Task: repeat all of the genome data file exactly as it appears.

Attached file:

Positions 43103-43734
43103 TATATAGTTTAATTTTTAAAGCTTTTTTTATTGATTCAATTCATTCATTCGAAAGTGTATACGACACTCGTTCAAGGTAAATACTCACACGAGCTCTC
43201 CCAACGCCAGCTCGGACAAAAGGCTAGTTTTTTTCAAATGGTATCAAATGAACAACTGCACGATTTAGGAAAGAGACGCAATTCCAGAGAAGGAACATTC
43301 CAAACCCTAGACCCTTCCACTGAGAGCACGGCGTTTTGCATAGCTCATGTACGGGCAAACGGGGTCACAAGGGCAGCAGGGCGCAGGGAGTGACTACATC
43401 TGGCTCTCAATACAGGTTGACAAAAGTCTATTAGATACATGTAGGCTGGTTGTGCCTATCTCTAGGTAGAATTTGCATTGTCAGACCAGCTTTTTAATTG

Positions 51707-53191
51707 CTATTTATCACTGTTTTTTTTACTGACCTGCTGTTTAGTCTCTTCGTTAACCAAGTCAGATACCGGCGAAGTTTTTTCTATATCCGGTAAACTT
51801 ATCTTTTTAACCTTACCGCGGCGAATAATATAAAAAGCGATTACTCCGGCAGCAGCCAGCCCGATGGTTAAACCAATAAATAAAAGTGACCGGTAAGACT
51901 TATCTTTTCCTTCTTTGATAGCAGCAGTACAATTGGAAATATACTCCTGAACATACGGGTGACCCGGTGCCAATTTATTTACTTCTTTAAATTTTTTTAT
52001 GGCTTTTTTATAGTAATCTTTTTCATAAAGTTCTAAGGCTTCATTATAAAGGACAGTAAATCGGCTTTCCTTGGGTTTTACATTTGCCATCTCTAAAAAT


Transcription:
Positions 43103-43734
43103 TATATAGTTTAATTTTTAAAGCTTTTTTTATTGATTCAATTCATTCATTCGAAAGTGTATACGACACTCGTTCAAGGTAAATACTCACACGAGCTCTC
43201 CCAACGCCAGCTCGGACAAAAGGCTAGTTTTTTTCAAATGGTATCAAATGAACAACTGCACGATTTAGGAAAGAGACGCAATTCCAGAGAAGGAACATTC
43301 CAAACCCTAGACCCTTCCACTGAGAGCACGGCGTTTTGCATAGCTCATGTACGGGCAAACGGGGTCACAAGGGCAGCAGGGCGCAGGGAGTGACTACATC
43401 TGGCTCTCAATACAGGTTGACAAAAGTCTATTAGATACATGTAGGCTGGTTGTGCCTATCTCTAGGTAGAATTTGCATTGTCAGACCAGCTTTTTAATTG

Positions 51707-53191
51707 CTATTTATCACTGTTTTTTTTACTGACCTGCTGTTTAGTCTCTTCGTTAACCAAGTCAGATACCGGCGAAGTTTTTTCTATATCCGGTAAACTT
51801 ATCTTTTTAACCTTACCGCGGCGAATAATATAAAAAGCGATTACTCCGGCAGCAGCCAGCCCGATGGTTAAACCAATAAATAAAAGTGACCGGTAAGACT
51901 TATCTTTTCCTTCTTTGATAGCAGCAGTACAATTGGAAATATACTCCTGAACATACGGGTGACCCGGTGCCAATTTATTTACTTCTTTAAATTTTTTTAT
52001 GGCTTTTTTATAGTAATCTTTTTCATAAAGTTCTAAGGCTTCATTATAAAGGACAGTAAATCGGCTTTCCTTGGGTTTTACATTTGCCATCTCTAAAAAT